2. The NYT made an interesting point today, embedded in a much larger article on the differential impacts of the “Great Recession” on various age cohorts, to the effect that while the occupational outlooks of unemployed people over 55/60 have darkened considerably, the life expectancy of aged persons typically rises during such crises. The next sentence attributed this phenomenon (conjecturally, and not in front of me now) to the fact that in such circumstances, and presumably only in such circumstances, a much wider swath of the employable population is willing to take home care and nursing home employment, with the effect that more care is delivered. There were, to be sure, no data presented with this proferred correlation, or even any broad attribution to studies. The implication seemed to be that it was merely a function of the relative density of care, and not any changes in its fundamental character.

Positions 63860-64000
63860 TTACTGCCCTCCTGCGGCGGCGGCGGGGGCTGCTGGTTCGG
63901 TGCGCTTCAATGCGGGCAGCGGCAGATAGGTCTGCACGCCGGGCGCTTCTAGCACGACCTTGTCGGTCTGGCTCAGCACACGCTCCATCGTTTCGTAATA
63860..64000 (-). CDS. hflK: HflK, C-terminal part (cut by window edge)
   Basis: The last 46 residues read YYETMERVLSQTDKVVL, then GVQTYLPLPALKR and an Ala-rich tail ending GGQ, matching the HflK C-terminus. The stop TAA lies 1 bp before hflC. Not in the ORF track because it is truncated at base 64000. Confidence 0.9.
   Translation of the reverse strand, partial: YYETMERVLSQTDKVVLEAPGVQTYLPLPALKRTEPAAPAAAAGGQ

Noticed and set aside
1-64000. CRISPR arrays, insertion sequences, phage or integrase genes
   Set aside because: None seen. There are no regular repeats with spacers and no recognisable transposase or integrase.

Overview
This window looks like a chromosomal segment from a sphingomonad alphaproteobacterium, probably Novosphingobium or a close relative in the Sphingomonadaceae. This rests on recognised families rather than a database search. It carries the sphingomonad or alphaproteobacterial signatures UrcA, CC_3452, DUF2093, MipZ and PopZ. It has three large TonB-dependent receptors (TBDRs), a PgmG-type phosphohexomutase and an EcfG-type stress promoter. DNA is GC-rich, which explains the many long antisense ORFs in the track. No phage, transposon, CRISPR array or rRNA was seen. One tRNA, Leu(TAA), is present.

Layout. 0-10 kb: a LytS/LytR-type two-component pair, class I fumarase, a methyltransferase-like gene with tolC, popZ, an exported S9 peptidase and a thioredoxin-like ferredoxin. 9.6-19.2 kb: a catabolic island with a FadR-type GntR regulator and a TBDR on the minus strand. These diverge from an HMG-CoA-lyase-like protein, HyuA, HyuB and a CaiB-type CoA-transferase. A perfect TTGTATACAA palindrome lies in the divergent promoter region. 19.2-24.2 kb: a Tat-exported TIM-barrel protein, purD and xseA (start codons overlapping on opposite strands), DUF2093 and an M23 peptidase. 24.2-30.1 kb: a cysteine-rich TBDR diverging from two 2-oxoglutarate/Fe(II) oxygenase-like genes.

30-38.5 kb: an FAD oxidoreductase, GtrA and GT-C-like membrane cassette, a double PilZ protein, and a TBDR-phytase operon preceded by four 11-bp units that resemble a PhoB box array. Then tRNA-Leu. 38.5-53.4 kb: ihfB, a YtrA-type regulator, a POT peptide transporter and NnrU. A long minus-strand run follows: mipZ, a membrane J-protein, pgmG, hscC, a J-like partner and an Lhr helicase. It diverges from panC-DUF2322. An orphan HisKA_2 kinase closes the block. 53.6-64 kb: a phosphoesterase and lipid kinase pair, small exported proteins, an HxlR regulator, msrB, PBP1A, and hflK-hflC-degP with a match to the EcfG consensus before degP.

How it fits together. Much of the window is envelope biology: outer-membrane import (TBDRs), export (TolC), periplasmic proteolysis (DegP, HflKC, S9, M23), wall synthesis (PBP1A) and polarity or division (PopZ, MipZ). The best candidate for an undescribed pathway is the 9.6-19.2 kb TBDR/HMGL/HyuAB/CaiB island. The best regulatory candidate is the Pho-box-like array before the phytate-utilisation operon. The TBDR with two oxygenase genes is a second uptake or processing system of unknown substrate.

3. This is very interesting to me in the context of theatre, specifically costumes. I work in university level theatre training as a costume designer and instructor, and have always noted the pay disparity between costume workers, who help the actors change their clothes, and are very intimate with them– seeing them naked, handwashing intimate clothing which is sometimes stained with bodily secretions of various types, and also dealing with their emotional reactions to things– and the people who run the technical things, lighting, sound and scenery. It is very clear that the lighting, sound, and scenery people are more valued, at least in the payment sense, but it would be very hard to have good theatre without this very close, intimate care of the actor.

    Even in non-paid, student work, it is generally very difficult to find people who can do this work well, because they really have to perform what can feel like maid service with lovingkindness and give very completely of themselves, and I feel that is harder than programming a computer or shifting scenery. Often, though, we are given the “leftover” students who don’t do well in other areas instead of people who really want to give of themselves, and they do not stay, as it is a very difficult thing to do.